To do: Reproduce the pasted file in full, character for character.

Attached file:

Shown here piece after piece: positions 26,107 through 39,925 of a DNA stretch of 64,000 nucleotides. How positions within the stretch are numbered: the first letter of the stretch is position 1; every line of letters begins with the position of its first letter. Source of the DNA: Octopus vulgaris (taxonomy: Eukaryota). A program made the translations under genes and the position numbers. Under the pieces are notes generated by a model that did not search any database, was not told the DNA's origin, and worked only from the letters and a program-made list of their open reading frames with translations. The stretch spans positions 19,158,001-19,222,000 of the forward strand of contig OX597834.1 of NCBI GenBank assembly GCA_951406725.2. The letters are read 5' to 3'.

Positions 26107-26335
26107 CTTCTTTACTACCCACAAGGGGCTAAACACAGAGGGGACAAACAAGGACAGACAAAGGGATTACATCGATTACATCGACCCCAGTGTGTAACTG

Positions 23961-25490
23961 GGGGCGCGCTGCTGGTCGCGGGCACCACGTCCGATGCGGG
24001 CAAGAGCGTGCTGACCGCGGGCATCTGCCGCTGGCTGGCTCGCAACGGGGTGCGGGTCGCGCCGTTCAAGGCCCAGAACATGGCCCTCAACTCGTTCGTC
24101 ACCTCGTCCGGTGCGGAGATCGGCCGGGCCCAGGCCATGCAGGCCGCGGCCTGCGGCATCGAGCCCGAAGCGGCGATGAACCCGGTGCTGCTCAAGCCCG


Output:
Shown here piece after piece: positions 26,107 through 39,925 of a DNA stretch of 64,000 nucleotides. How positions within the stretch are numbered: the first letter of the stretch is position 1; every line of letters begins with the position of its first letter. Source of the DNA: Octopus vulgaris (taxonomy: Eukaryota). A program made the translations under genes and the position numbers. Under the pieces are notes generated by a model that did not search any database, was not told the DNA's origin, and worked only from the letters and a program-made list of their open reading frames with translations. The stretch spans positions 19,158,001-19,222,000 of the forward strand of contig OX597834.1 of NCBI GenBank assembly GCA_951406725.2. The letters are read 5' to 3'.

Positions 26107-26335
26107 CTTCTTTACTACCCACAAGGGGCTAAACACAGAGGGGACAAACAAGGACAGACAAAGGGATTACATCGATTACATCGACCCCAGTGTGTAACTG

Positions 23961-25490
23961 GGGGCGCGCTGCTGGTCGCGGGCACCACGTCCGATGCGGG
24001 CAAGAGCGTGCTGACCGCGGGCATCTGCCGCTGGCTGGCTCGCAACGGGGTGCGGGTCGCGCCGTTCAAGGCCCAGAACATGGCCCTCAACTCGTTCGTC
24101 ACCTCGTCCGGTGCGGAGATCGGCCGGGCCCAGGCCATGCAGGCCGCGGCCTGCGGCATCGAGCCCGAAGCGGCGATGAACCCGGTGCTGCTCAAGCCCG